• Auditory – words relating to sounds and how we hear them. You can use these to make your writing shout loudly or whisper a quiet hint.
    • Volume: Loud/deafening/booming or quiet/whispering/rustling
    • Pitch: Shrill/high-pitched/falsetto/piercing or deep/low-pitched/baritone/bass
    • Rhythm: Repetitive/metronome/regular or varying/intermittent/erratic
  • Tactile – Words relating to how we experience touch or the feel of things through our skin. You might choose to soothe with a light touch or poke and cajole to action.
    • Texture: Downy/soft/feathery or abrasive/coarse/rough
    • Pressure: Light/gentle/delicate or heavy/harsh/dense
    • Temperature: Burning/scalding/itching or freezing/icy/soothing
  • Gustatory – words relating to taste. You might like writing which is crisp and lean or spiced up with crunchy descriptions.
    • Sweet vs sour: sugary/saccharine/sickly or tart/unsweetened
    • Flavoursome vs bland: meaty/umami/spicy/herby vs mild/bland/tasteless
    • Texture: lean/crisp/crusty or oily/greasy/buttery
  • Olfactory – words relating to how we experience smells. How about kicking up a stink or perfuming your text with sweet delicate imagery?
    • Scent: Floral/aromatic/fragrant or odourless/neutral/unscented
    • Strength: Stinky/pungent/over-powering or insipid/weak/airy
    • Freshness: Musty/stale/decayed or paint-fresh/clean/hygienic

There are two other types of sensory words we can use: 

  • Kinaesthetic – words relating to how we move and our internal sensations. Maybe you’re edging into this or leaping in with both feet.
    • Still/balanced/steady or fidgeting/precarious/wobbly
    • Crawling/sliding/shuffling or jumping/running/rushing
    • Fluttering/buzzing/churning or grounded/centred/soothing or stabbing/aching/sharp/tingling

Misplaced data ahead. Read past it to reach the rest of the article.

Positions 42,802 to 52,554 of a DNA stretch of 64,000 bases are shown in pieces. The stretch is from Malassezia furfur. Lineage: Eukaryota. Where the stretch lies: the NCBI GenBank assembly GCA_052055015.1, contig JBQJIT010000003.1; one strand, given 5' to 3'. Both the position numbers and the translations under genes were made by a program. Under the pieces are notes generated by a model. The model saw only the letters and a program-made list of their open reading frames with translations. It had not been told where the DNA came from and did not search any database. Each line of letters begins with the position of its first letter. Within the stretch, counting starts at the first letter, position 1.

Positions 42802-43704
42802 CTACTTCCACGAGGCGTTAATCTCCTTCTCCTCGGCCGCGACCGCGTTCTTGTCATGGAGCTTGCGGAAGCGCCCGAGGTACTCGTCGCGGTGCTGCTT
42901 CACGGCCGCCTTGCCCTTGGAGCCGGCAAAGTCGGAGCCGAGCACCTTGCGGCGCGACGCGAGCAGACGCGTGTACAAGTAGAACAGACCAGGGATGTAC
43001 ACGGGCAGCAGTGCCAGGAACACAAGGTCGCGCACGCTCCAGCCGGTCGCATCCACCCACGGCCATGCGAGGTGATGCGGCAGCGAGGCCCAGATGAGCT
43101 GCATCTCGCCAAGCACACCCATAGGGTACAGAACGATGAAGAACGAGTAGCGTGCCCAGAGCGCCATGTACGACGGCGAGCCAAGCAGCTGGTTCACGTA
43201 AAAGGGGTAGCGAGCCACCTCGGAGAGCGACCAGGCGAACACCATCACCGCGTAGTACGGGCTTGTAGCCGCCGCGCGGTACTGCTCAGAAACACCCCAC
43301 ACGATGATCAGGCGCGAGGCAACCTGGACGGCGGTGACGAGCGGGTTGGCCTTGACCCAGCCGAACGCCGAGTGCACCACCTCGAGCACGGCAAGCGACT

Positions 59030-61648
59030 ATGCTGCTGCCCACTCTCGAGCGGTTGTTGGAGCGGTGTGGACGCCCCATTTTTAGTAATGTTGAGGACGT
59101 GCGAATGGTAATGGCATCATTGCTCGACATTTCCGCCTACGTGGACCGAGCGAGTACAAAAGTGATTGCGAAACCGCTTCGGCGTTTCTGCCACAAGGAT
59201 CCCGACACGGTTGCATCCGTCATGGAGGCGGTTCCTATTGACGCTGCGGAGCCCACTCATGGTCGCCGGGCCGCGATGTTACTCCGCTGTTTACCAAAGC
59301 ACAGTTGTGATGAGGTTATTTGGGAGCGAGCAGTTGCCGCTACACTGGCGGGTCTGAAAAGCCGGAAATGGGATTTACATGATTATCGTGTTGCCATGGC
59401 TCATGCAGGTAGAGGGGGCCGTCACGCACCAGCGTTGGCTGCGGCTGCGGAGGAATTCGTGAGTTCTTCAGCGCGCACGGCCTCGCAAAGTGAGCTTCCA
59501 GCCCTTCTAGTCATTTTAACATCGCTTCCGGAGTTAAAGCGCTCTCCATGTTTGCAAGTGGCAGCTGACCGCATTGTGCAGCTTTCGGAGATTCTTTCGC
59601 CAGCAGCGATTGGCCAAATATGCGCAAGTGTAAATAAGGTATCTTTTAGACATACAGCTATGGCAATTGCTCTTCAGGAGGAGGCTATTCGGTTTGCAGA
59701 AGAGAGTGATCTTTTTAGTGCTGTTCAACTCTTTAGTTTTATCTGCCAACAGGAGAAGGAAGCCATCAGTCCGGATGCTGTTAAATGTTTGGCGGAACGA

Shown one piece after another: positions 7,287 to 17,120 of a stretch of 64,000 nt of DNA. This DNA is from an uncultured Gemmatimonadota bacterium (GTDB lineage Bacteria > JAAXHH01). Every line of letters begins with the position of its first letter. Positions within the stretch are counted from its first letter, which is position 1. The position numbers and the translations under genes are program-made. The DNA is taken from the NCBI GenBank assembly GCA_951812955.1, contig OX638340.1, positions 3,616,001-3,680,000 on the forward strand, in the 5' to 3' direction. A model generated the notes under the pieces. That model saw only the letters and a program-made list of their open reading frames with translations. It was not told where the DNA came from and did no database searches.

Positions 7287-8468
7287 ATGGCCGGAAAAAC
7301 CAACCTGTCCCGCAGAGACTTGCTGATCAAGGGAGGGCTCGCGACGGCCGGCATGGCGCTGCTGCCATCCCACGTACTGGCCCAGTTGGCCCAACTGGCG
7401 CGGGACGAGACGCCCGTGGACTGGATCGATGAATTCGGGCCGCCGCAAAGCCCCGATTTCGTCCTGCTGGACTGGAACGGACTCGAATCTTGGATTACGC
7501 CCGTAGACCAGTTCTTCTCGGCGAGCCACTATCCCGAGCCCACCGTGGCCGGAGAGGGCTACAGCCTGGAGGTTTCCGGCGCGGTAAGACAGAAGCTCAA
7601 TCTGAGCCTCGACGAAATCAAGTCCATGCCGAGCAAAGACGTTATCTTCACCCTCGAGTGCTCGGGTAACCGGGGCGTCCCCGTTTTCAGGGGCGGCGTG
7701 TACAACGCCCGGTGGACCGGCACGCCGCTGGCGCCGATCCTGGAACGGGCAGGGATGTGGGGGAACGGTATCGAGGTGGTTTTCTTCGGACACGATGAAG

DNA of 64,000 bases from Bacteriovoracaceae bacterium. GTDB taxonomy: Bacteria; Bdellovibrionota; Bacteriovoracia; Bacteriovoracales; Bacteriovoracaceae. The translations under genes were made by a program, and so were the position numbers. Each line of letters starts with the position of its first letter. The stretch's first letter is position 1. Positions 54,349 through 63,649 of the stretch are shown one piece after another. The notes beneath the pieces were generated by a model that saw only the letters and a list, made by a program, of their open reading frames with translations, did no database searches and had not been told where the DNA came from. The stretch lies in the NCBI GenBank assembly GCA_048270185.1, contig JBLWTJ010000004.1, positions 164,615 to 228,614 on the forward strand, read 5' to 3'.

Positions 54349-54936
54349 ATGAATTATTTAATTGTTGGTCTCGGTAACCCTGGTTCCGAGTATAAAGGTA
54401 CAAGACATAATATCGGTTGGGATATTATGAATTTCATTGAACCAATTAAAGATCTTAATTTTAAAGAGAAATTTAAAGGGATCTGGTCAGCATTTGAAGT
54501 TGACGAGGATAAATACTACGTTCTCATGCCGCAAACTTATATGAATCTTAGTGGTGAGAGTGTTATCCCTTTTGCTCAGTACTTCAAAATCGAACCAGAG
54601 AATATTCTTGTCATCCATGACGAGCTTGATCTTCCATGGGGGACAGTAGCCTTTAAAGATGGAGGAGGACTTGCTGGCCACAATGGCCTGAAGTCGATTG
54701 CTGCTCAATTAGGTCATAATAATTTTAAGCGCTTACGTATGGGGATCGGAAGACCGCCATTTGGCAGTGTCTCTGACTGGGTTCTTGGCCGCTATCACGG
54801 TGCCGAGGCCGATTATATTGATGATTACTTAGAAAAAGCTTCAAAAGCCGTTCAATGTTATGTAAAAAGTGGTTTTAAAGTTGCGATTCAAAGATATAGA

• Emotional – words relating to our mood and the way we feel. Hopefully you feel curious and energised to have a go, even if a little uncertain!
    • Confident/brave/assured or ill at ease/dubious/indecisive
    • Depressed/low/down or happy/upbeat/jolly or edgy/anxious/restless
    • Mellow/chilled/calm or agitated/energised/hyper

The choice of sensory words impacts the reader’s perspective. Consider the contrast in the following three examples: 

‘The young woman is both intelligent and kind.’  
This is a clear straightforward description but is lacking any colour as it doesn’t engage our senses. 

‘The woman is around twenty; her tongue cutting, her brain sharp, her heart hard.’  
Here we have more of a sense of the woman; the choice of words paint her in a negative light. 

‘She’s an old soul with young eyes, a vintage heart, and a beautiful mind.’

Nicole Lyons

This quote from author and poet, Nicole Lyons, is a more poetic description. This time we have a positive impression of the woman. 

how to use sensory words in your writing

How to Use Sensory Words in Your Writing

Let’s take a simple scene and consider how we can enliven it with sensory language examples. Imagine a woman is about to enter a restaurant to meet a friend.